She’s Everywhere

Today Mabel is two months old and I am surrounded by reminders of her.

On Friday Night Lights- the character, Landry, was lamenting about a girl while in the high school band room, saying to a friend he was sitting there trying not to think about the girl.  Then that very girl came on the loudspeaker making an announcement.  He said sadly, “she’s everywhere.”

Welcome to my world, Landry.

This is like the worst breakup ever- reminders everywhere.

I was at the chiropractor and sat in the waiting room listening to the secretary talk to a patient about each other’s kids, who were on school break.  They joked about how hard it is to have them at home.  I am getting used to this- I sat quietly thinking how I’d like to be able to joke like that.  But then after the patient left, the secretary asked if I had a boy or a girl (she had seen me when I was pregnant).  My chiropractor knows very well what had happened and I assumed she had told her staff.  So when the secretary asked, I had her repeat her question- not because I didn’t hear right, but because I was unsure what she was really asking.  I wanted to answer the question truthfully. She asked again if I had had a boy or a girl.  I answered a girl.  My heart thumped, my chest got tight and my face flushed as I waited for more questions.  She asked what I named her and I said Mabel. She smiled sincerely, saying Mabel was her grandmother’s name. That was all.  No follow up questions after that.  I had such a physical reaction to the mention that I had a baby.  I kind of wanted the chance to say that she died.  There was so much build up as I waited for the question and so speaking of her death would have been a release.  There is a part of me that also enjoyed the interaction- the normalcy of it.  I wanted her to ask what color my baby’s hair was or how much she weighed.  Things that other moms get.  Once I say that my baby died, the questions go away.

This secretary was so nice and friendly, had my baby lived I would have gladly talked more to her.  But these days when interacting with acquaintances, I keep my answers short.  I wish I could just have a sign that said “My baby died.  I’m not unfriendly, I’m just grieving.  Please forgive me and be kind to me.”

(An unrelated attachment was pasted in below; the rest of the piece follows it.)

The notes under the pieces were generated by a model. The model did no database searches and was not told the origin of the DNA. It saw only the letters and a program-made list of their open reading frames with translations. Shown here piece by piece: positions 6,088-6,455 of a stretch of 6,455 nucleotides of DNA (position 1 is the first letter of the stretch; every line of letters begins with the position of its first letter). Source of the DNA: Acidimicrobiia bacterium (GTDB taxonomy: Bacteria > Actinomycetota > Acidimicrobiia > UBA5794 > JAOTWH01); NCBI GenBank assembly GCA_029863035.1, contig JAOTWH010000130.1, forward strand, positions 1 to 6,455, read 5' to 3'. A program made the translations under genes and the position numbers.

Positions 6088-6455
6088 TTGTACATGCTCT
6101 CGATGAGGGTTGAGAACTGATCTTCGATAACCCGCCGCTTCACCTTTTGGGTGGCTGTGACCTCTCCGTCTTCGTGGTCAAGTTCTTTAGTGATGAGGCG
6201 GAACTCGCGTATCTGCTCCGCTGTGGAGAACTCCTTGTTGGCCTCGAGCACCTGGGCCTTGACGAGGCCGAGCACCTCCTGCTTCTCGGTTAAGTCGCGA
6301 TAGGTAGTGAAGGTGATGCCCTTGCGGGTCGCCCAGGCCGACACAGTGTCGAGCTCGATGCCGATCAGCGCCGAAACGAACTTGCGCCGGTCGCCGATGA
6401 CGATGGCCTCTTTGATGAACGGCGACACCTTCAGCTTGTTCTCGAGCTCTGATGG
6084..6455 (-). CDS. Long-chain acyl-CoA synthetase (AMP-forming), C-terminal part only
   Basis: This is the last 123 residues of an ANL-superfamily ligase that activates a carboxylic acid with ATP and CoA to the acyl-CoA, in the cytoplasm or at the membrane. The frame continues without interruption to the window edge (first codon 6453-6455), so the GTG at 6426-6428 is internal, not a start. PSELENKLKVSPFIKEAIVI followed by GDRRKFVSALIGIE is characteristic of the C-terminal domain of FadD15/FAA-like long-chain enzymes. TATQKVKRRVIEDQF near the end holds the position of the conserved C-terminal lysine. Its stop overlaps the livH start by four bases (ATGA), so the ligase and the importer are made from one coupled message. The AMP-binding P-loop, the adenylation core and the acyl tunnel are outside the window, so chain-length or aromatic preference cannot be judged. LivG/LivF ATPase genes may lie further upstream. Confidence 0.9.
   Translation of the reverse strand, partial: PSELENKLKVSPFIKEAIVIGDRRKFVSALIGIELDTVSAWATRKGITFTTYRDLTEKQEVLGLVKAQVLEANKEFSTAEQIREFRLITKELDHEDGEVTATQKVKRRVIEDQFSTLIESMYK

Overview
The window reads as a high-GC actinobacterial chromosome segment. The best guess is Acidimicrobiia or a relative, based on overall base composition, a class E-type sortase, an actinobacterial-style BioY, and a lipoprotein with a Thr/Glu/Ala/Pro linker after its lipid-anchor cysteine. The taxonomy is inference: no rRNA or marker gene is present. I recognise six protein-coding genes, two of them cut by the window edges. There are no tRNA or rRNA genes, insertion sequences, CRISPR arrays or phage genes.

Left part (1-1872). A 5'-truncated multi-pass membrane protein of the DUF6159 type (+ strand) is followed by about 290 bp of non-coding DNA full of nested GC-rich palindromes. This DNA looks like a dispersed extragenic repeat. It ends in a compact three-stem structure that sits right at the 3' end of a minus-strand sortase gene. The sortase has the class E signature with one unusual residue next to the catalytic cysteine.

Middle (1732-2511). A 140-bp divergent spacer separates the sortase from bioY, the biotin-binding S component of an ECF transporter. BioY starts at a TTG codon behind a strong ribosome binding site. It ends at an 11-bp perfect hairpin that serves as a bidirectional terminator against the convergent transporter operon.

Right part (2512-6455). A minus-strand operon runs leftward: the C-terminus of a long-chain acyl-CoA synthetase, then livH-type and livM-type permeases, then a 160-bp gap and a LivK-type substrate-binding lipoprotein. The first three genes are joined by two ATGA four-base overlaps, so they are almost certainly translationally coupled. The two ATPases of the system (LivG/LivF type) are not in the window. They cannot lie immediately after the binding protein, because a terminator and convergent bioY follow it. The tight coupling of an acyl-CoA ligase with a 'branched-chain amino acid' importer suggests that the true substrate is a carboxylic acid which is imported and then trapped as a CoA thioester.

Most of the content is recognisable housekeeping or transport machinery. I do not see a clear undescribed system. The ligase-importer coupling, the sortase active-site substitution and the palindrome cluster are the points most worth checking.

The reminders continued.  At boot camp there were so many more pregnant women than usual.  On the car radio I listened to a man talking about his experience at the Boston Marathon bombing last year- a subject I thought was safe.  But then he mentions his wife who was 7 months pregnant at the time.  I ate lunch at a restaurant with a friend.  The place was relatively empty when I came in, so I could choose my own table.  I purposely picked one off to the side and sat in the chair with my back to the rest of the restaurant.  The restaurant gets busy at lunch and I didn’t know who would walk through the door.  On the way out I noticed that a mother with young kids, including an infant, had sat right behind us.  I luckily didn’t have to stare at her all through lunch (or even know she was there), but seeing her as I walked out was again a reminder of my new life without Mabel.  A life where I have to carefully choose my seat in a restaurant just in case a pregnant woman or a baby comes in.

Last night I was eating out with a friend.  After 10 minutes of sitting, I asked if we could swap seats.  We did and when she sat down she could see that I had been sitting, facing a pregnant woman.  The woman didn’t make me tearful or anything, I just didn’t want to watch.  Once I saw her, I couldn’t not look at her.  When my friend realized what I had been staring out, she said “Wow! You really can’t escape it.”  So true.  I really can’t escape it.  She’s everywhere.

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